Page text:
Because there was nobody when we arrived we had the time to take a look around and see the different parts of the ‘factory’. There was a place where they melt the wax to put on the fabric, barrels where they dye the fabric after they had put the wax on, and a place where they can cook the fabric to remove the wax. After an hour (Sri Lankan’s are not really strict in their timing) the owner of the factory and some workers arrived.
Sesha and Pradeep explained her the designs they had made for the Fuse It project. While discussing the designs, some changes had to be made according to the batik technique.
When you design something for batik you have to keep in mind that what you ‘draw’ with the wax will stay undyed. This means you cannot make a dark pattern or design on a light background, but only the other way around.
When all the designs were discussed she showed us how the ladies were making the batik. One lady was cracking the thick layer of wax, to give it the typically batik look. Another was using the melted wax to draw a pattern on the fabric.
It keeps amazing me how people can make such beautiful things in relatively primitive circumstances.”
“Last thursday a hand loom specialist from the AOD , two graduates and me went on a trip to Divulapitiya, a village near Gampaha. This village is one of the many focus areas from the Island Craft Project. The Island Craft Project is a part of the Design For Sustainable Development (DFSD), which is a non profit venture conceptualised by the AOD. Around 70 textile weavers live in this village. The DFSD is active in this region for about two years. Two years ago the textile weavers had little or no orders. Although the craft has been practised for a long time, its survival is in danger as the youth of the area seldom aspire to take on the craft as a livelihood. Miss Shilanti (the hand loom expert) told that when she got involved with this project the weavers could only manage to weave very simple patterns with two shafts. This technique is used when weaving Sari’s and other simple textiles but since the DFSD’s mission is to help the artisans to link with new markets they have learned to work with more complex designs.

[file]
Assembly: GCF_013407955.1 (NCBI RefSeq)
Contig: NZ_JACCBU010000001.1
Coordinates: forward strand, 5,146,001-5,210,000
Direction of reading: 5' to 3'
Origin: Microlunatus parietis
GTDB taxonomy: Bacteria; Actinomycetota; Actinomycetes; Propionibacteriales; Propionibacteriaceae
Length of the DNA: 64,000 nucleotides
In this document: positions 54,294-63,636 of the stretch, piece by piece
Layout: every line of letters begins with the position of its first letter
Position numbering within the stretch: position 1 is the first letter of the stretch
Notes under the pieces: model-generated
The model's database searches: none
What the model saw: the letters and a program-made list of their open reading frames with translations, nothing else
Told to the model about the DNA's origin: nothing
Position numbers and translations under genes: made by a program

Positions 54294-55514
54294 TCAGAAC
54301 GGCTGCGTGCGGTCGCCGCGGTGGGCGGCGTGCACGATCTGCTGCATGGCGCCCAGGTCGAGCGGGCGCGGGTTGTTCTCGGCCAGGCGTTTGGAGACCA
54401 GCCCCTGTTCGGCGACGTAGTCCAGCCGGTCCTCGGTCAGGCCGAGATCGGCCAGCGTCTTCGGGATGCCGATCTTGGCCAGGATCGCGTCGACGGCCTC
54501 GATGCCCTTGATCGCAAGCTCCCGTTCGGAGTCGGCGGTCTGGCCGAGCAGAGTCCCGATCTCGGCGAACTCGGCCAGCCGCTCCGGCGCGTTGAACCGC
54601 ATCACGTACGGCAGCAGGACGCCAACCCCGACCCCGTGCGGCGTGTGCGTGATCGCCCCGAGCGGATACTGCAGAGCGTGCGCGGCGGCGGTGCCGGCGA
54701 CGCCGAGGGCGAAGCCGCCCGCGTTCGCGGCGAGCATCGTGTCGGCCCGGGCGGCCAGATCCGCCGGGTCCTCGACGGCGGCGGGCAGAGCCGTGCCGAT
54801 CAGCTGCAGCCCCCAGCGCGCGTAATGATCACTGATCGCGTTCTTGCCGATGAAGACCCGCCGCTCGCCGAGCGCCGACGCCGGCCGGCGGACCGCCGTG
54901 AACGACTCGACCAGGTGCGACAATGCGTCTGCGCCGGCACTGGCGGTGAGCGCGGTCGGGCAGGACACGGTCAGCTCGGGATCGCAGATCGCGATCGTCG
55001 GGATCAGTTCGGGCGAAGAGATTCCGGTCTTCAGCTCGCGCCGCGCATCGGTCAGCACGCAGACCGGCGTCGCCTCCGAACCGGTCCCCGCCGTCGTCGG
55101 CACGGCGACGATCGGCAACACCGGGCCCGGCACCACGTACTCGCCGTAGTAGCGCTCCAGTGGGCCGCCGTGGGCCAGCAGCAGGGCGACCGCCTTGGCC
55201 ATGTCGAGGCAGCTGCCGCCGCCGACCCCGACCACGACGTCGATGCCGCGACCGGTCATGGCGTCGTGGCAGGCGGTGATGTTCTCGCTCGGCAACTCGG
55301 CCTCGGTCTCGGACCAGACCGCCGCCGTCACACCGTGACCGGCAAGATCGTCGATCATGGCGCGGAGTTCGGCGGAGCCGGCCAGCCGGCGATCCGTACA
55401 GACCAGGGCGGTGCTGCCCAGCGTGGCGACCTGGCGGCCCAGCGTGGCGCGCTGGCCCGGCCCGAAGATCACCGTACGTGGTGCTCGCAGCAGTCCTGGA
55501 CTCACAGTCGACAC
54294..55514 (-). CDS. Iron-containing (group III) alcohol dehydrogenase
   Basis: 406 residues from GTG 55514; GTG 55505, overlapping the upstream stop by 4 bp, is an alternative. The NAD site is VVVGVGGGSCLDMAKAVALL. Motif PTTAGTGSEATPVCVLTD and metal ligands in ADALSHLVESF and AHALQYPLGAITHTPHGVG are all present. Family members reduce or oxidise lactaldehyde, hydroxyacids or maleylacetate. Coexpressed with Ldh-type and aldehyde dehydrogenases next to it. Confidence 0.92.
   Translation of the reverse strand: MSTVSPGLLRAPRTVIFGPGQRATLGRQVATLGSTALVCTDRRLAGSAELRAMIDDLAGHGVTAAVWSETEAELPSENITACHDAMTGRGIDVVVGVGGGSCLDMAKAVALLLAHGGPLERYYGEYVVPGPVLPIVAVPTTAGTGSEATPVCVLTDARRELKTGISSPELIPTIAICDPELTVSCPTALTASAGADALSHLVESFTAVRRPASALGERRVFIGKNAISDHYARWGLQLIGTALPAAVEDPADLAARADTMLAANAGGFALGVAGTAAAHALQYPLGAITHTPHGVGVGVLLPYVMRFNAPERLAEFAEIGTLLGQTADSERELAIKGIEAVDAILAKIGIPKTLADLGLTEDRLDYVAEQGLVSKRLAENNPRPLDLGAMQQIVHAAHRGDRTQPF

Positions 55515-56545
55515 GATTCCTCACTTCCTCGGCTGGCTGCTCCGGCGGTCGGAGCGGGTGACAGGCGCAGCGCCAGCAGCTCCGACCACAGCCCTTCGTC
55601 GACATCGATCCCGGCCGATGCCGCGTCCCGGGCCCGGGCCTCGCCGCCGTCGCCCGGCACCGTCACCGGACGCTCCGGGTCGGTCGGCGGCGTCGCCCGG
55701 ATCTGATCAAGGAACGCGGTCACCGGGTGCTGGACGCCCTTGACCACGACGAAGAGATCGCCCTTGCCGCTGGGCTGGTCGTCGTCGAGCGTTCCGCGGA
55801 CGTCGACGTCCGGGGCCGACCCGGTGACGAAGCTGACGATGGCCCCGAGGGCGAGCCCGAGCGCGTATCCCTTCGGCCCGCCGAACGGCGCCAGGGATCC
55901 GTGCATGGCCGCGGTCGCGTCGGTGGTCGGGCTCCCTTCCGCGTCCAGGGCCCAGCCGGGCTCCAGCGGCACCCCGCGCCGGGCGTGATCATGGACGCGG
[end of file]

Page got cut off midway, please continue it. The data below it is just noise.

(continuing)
After an hour of driving we arrived at the weaving centre which is instituted by the government. In this building we met several weavers who asked Miss Shilanti for new orders. She brought new designs and sat down with the weavers to explain them. For the DFSD they make scarves, throws, table mat’s, cushion covers and other textiles. Also, when a student from the OAD wants to use hand loom textile for their collection, they can collaborate with these weavers. After a few hours of explaining designs, sorting out colours and weighing materials we visited a few weavers at their house. Most of them have one or more hand looms under a shed in their backyard. The weavers get the yarns as a bundle and have to put them on a cone before they are able to use it. Sometimes their lands look like a little factories with all kind of machines covered with pieces of thread. It was really interesting to see how the hand loom was a big part of their life, which involved the whole family”